For the most recent PushON Women in Tech meetup, we had the pleasure of meeting Rebecca Rae-Evans from The Federation. She came in to share her career journey and her mission about ethics and public speaking.
Bex left school and started an engineering apprenticeship where she was the only female in her team, which didn’t concern her as she naturally got along with everyone.
Career & Ethical Mission
At this point in life, she wasn’t interested in ethics and got on with her career. Later on she moved on from engineering to the tech industry. During school she was involved in Young Enterprise and the Youth Parliament, where she worked with her peers for a political party. This became a stepping stone that elevated her in public speaking, and gave her the confidence to do public speaking from a young age – now it’s just natural for Bex because she has done it for years.
It’s been over 13 years since Bex joined the tech industry, and she’s contributed to many international conferences and public speaking events, including the recent UX Copenhagen. During this time, Bex has been on a mission to promote her ethical lifestyle and work, which is why she has started Tech for Good Live and the Inclusion Coalition which seeks to resolve a lot of the inequalities – her uncompromising declaration being “it’s still a fucking problem”.
Although not all of us are interested in public speaking, it was great to have Bex in to give us inspiration and uplift some of the girls’ confidence when delivering sales pitches and presenting things to a number of people. Getting over the fear factor is a great challenge that many people struggle with, so we wanted to get techniques on ways in which we can tackle it.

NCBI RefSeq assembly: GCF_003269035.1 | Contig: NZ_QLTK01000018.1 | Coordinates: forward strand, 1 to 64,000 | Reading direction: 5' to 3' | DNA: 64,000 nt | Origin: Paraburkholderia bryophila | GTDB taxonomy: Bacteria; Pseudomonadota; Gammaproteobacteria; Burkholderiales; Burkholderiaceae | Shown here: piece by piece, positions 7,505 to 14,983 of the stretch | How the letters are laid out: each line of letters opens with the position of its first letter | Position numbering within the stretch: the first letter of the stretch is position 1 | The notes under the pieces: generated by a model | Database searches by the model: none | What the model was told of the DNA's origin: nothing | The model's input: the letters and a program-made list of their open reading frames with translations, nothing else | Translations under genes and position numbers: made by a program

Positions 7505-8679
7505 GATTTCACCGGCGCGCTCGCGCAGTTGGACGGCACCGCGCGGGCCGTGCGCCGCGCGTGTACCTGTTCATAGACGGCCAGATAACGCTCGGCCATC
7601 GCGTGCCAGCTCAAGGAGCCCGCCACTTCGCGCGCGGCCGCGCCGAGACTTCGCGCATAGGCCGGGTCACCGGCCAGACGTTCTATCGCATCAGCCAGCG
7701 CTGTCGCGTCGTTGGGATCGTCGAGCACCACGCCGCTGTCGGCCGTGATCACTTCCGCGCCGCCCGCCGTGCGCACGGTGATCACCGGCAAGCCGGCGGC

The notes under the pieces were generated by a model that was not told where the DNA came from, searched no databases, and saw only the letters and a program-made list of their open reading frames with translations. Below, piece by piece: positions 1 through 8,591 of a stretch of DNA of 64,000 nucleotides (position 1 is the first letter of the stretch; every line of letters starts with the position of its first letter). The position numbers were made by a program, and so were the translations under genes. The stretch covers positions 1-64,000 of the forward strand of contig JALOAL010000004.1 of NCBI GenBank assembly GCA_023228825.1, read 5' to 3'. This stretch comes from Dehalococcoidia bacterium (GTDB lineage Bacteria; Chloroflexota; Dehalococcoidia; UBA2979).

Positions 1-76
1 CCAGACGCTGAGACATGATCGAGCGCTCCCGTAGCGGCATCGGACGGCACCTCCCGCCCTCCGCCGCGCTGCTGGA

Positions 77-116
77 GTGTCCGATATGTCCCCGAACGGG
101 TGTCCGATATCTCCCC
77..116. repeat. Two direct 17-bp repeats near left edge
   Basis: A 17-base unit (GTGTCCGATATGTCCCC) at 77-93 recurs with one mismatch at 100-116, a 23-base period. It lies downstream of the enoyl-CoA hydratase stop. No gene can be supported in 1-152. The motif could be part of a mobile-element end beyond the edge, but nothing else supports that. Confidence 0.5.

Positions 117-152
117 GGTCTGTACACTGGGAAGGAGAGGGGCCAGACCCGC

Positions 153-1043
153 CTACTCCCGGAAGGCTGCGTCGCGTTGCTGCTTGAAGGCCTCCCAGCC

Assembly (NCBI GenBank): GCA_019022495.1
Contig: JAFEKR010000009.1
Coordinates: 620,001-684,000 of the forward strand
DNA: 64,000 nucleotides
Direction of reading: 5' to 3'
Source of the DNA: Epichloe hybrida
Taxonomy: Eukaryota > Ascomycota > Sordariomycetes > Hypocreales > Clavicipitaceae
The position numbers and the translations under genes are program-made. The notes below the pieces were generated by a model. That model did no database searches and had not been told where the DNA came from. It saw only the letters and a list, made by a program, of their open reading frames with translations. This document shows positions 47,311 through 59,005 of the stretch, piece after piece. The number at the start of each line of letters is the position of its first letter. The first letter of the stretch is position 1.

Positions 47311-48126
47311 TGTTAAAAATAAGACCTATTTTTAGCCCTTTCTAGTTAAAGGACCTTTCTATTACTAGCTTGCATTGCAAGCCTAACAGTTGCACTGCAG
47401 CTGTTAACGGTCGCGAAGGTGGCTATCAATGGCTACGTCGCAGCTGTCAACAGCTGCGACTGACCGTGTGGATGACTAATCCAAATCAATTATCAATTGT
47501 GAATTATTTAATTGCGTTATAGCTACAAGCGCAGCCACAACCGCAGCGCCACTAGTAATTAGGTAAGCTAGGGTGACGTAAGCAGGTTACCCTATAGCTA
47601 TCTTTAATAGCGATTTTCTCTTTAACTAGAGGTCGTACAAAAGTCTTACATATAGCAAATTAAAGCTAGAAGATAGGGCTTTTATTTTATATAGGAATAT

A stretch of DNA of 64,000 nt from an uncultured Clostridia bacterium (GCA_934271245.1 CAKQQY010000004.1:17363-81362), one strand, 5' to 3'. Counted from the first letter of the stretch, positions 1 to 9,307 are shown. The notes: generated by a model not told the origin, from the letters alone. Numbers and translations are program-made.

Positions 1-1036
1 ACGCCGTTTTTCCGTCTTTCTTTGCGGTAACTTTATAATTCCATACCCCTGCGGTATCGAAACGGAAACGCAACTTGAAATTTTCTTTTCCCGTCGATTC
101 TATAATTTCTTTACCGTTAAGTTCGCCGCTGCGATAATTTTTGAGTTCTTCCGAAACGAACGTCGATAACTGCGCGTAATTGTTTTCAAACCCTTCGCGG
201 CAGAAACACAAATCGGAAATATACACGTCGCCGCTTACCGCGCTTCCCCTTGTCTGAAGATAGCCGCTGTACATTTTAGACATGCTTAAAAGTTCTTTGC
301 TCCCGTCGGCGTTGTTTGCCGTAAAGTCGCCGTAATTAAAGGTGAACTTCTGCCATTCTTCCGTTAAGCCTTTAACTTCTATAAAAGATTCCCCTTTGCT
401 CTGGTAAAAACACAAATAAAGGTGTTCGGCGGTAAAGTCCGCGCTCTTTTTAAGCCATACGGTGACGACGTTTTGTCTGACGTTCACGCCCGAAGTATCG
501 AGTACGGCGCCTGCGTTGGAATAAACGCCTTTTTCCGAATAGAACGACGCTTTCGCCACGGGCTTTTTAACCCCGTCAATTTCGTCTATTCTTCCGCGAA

Bex has done many panellist talks and even a TEDx talk which she admitted to watching after a year of it coming out. Here are her main takeaways:
- Practice, then practice some more.
- Tape yourself and watch it back. You’ll pick up on some of the habits and can work on improving them.
- Every person repeats at least one thing multiple times.
- Be honest and tell personal stories to engage your audience.
- The people watching are usually sympathetic and want to see you do well.
- Don’t force comedy; it can go terribly wrong if you’re not a funny person.
Talk Club is a great concept that Bex came up with. It’s an exercise to get people warmed up for public speaking and gives the chance to collaborate and give feedback to one another on what they can improve on. It’s a concept which works your brain and doesn’t give you too much time to overthink about speaking, and is a bit of a distraction so that you are focused solely on what you care about speaking on and don’t have time to get nervous.
You use a random topic generator and have 10 minutes to come up with a minute-long speech. I actually took part in this myself, when I was in a room full of strangers at a CFP Public Speaking workshop that Rebecca had organised. I got presented with the word ‘emotion’ and had just enough time to spin something up to do with different perceptions and used a personal example – I know; very random.
We don’t speak about Talk Club, but on a serious note, practice makes perfect. So whether you are preparing for a sales pitch or applying to speak on a panel, watch yourself back on video; you’ll be able to pick up things that you can improve on. Also, encourage constructive feedback from your peers. Finally, good luck!
Below are some links if you want to find out more about Bex and what she’s up to…
Check out the previous Women in Tech meetup with Tracey Drain.